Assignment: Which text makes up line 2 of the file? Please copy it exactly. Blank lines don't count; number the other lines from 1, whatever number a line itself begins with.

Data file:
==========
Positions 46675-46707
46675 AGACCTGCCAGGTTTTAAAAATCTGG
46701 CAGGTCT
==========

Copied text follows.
46675 AGACCTGCCAGGTTTTAAAAATCTGG